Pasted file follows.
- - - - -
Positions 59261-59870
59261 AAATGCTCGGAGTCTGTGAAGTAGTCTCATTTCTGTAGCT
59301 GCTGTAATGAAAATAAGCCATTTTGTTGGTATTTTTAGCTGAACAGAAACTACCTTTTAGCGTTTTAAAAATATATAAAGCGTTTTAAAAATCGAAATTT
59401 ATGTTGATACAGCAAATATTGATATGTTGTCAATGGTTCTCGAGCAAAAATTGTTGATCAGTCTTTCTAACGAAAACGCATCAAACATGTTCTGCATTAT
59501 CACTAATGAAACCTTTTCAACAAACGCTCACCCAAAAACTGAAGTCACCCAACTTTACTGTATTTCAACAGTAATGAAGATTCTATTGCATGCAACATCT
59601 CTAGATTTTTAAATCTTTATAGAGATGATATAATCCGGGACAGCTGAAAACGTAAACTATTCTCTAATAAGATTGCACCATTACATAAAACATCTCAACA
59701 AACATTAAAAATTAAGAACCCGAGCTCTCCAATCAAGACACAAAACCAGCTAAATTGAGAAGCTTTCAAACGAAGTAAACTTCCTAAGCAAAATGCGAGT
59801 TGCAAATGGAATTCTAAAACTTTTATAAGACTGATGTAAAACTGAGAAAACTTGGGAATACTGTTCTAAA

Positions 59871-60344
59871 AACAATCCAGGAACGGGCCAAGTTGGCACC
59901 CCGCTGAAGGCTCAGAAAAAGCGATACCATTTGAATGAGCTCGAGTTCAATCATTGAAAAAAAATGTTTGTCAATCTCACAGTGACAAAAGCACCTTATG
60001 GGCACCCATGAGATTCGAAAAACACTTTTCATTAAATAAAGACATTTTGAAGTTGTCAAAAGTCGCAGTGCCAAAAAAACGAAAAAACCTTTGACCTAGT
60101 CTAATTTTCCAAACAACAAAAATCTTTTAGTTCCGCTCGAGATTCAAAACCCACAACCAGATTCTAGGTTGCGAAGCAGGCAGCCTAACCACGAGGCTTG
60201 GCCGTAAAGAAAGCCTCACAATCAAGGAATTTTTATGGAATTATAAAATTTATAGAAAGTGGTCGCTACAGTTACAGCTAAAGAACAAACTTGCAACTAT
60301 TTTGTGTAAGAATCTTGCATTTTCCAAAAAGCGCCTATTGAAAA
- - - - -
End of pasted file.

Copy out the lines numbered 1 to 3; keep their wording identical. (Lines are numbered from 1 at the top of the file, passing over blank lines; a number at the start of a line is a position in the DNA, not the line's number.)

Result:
Positions 59261-59870
59261 AAATGCTCGGAGTCTGTGAAGTAGTCTCATTTCTGTAGCT
59301 GCTGTAATGAAAATAAGCCATTTTGTTGGTATTTTTAGCTGAACAGAAACTACCTTTTAGCGTTTTAAAAATATATAAAGCGTTTTAAAAATCGAAATTT